Kerppola TK (2006) Visualization of molecular interactions by fluorescence complementation. Nat Rev Mol Cell Biol 7(6):449–456Google Scholar
  90. 90.
    Magliery TJ et al (2005) Detecting protein-protein interactions with a green fluorescent protein fragment reassembly trap: scope and mechanism. J Am Chem Soc 127(1):146–157Google Scholar
  91. 91.
    Hu CD, Chinenov Y, Kerppola TK (2002) Visualization of interactions among bZIP and Rel family proteins in living cells using bimolecular fluorescence complementation. Mol Cell 9(4):789–798Google Scholar
  92. 92.
    Hu CD, Kerppola TK (2003) Simultaneous visualization of multiple protein interactions in living cells using multicolor fluorescence complementation analysis. Nat Biotechnol 21(5):539–545Google Scholar
  93. 93.
    Shyu YJ et al (2006) Identification of new fluorescent protein fragments for bimolecular fluorescence complementation analysis under physiological conditions. Biotechniques 40(1):61–66Google Scholar
  94. 94.
    Waadt R et al (2008) Multicolor bimolecular fluorescence complementation reveals simultaneous formation of alternative CBL/CIPK complexes in planta. Plant J 56(3):505–516Google Scholar
  95. 95.
    Fan JY et al (2008) Split mCherry as a new red bimolecular fluorescence complementation system for visualizing protein-protein interactions in living cells. Biochem Biophys Res Commun 367(1):47–53Google Scholar
  96. 96.
    Kodama Y, Wada M (2009) Simultaneous visualization of two protein complexes in a single plant cell using multicolor fluorescence complementation analysis. Plant Mol Biol 70(1–2):211–217Google Scholar
  97. 97.
    Chu J et al (2009) A novel far-red bimolecular fluorescence complementation system that allows for efficient visualization of protein interactions under physiological conditions. Biosens Bioelectron 25(1):234–239Google Scholar
  98. 98.
    Grinberg AV, Hu CD, Kerppola TK (2004) Visualization of Myc/Max/Mad family dimers and the competition for dimerization in living cells. Mol Cell Biol 24(10):4294–4308Google Scholar
  99. 99.
    Vidi PA et al (2008) Ligand-dependent oligomerization of dopamine D(2) and adenosine A(2A) receptors in living neuronal cells. Mol Pharmacol 74(3):544–551Google Scholar
  100. 100.
    Niu W, Guo J (2013) Expanding the chemistry of fluorescent protein biosensors through genetic incorporation of unnatural amino acids. Mol Biosyst 9(12):2961–2970Google Scholar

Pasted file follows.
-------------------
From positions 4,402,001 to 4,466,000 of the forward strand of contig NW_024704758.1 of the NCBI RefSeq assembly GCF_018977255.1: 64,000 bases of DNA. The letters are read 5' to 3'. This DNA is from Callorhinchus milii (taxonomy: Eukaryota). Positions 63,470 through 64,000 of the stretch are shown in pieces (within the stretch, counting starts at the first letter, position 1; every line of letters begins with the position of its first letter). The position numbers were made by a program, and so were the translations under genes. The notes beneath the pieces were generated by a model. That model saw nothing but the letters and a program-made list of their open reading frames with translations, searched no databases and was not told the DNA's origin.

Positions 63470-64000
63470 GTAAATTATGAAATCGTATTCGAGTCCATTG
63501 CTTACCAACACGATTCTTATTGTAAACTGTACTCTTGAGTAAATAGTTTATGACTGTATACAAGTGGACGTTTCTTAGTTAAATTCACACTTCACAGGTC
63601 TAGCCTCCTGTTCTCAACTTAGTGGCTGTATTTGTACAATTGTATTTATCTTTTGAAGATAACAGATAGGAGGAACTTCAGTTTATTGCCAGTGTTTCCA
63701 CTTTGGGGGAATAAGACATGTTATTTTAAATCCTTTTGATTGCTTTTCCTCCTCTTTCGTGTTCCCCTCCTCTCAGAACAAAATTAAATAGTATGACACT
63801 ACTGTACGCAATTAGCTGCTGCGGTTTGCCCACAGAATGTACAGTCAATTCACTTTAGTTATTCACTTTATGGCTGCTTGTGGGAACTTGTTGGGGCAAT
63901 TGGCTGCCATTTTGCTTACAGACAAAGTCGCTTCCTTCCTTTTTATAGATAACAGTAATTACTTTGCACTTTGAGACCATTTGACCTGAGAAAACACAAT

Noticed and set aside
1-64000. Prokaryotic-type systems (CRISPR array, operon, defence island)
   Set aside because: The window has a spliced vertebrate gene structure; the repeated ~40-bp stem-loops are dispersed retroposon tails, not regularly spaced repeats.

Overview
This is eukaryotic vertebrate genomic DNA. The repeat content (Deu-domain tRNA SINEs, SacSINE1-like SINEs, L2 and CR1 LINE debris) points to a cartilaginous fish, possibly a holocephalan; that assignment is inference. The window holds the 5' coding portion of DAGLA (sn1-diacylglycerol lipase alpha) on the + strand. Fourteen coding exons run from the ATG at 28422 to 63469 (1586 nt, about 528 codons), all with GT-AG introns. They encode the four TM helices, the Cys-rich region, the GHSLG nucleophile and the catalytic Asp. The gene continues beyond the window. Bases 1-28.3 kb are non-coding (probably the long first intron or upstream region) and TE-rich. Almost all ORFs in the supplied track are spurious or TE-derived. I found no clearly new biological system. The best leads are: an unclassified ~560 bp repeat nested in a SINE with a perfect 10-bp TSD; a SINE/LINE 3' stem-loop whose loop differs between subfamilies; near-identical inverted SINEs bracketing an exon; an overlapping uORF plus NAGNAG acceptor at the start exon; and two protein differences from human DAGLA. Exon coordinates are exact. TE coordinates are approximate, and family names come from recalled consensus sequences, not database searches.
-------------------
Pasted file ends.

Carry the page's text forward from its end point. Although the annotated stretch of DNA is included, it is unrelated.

101. 101.
    Ayyadurai N et al (2011) Development of a selective, sensitive, and reversible biosensor by the genetic incorporation of a metal-binding site into green fluorescent protein. Angew Chem Int Ed Engl 50(29):6534–6537Google Scholar
  102. 102.
    Niu W, Guo J (2017) Novel fluorescence-based biosensors incorporating unnatural amino acids. Methods Enzymol 589:191–219Google Scholar
  103. 103.
    Wang F et al (2012) Unnatural amino acid mutagenesis of fluorescent proteins. Angew Chem Int Ed Engl 51(40):10132–10135Google Scholar
  104. 104.
    Chen S et al (2012) Reaction-based genetically encoded fluorescent hydrogen sulfide sensors. J Am Chem Soc 134(23):9589–9592Google Scholar
  105. 105.
    Chen ZJ et al (2013) Genetically encoded fluorescent probe for the selective detection of peroxynitrite. J Am Chem Soc 135(40):14940–14943Google Scholar
  106. 106.
    Alford SC et al (2012) A fluorogenic red fluorescent protein heterodimer. Chem Biol 19(3):353–360Google Scholar
  107. 107.
    Alford SC et al (2012) Dimerization-dependent green and yellow fluorescent proteins. ACS Synth Biol 1(12):569–575Google Scholar
  108. 108.
    Thornton JM, Sibanda BL (1983) Amino and carboxy-terminal regions in globular proteins. J Mol Biol 167(2):443–460Google Scholar
  109. 109.
    Bliven S, Prlic A (2012) Circular permutation in proteins. PLoS Comput Biol 8(3):e1002445Google Scholar
  110. 110.
    Miyawaki A et al (1999) Dynamic and quantitative Ca2+ measurements using improved cameleons. Proc Natl Acad Sci U S A 96(5):2135–2140Google Scholar
  111. 111.
    Tian L, Hires SA, Looger LL (2012) Imaging neuronal activity with genetically encoded calcium indicators. Cold Spring Harb Protoc 2012(6):647–656Google Scholar
  112. 112.
    Nakai J, Ohkura M, Imoto K (2001) A high signal-to-noise Ca(2+) probe composed of a single green fluorescent protein. Nat Biotechnol 19(2):137–141Google Scholar
  113. 113.
    Nausch LW et al (2008) Differential patterning of cGMP in vascular smooth muscle cells revealed by single GFP-linked biosensors. Proc Natl Acad Sci U S A 105(1):365–370Google Scholar
  114. 114.
    Mizuno T et al (2007) Metal-ion-dependent GFP emission in vivo by combining a circularly permutated green fluorescent protein with an engineered metal-ion-binding coiled-coil. J Am Chem Soc 129(37):11378–11383Google Scholar
  115. 115.
    Mao T et al (2008) Characterization and subcellular targeting of GCaMP-type genetically-encoded calcium indicators. PLoS One 3(3):e1796Google Scholar
  116. 116.
    Suzuki J, Kanemaru K, Iino M (2016) Genetically encoded fluorescent indicators for organellar calcium imaging. Biophys J 111(6):1119–1131Google Scholar
  117. 117.
    Baird GS, Zacharias DA, Tsien RY (1999) Circular permutation and receptor insertion within green fluorescent proteins. Proc Natl Acad Sci U S A 96(20):11241–11246Google Scholar
  118. 118.
    Nagai T et al (2001) Circularly permuted green fluorescent proteins engineered to sense Ca2+. Proc Natl Acad Sci U S A 98(6):3197–3202Google Scholar
  119. 119.
    Ohkura M et al (2005) Genetically encoded bright Ca2+ probe applicable for dynamic Ca2+ imaging of dendritic spines. Anal Chem 77(18):5861–5869Google Scholar
  120. 120.
    Kawai Y, Sato M, Umezawa Y (2004) Single color fluorescent indicators of protein phosphorylation for multicolor imaging of intracellular signal flow dynamics. Anal Chem 76(20):6144–6149Google Scholar
  121. 121.
    Gautam SG et al (2009) Exploration of fluorescent protein voltage probes based on circularly permuted fluorescent proteins. Front Neuroeng 2:14Google Scholar
  122. 122.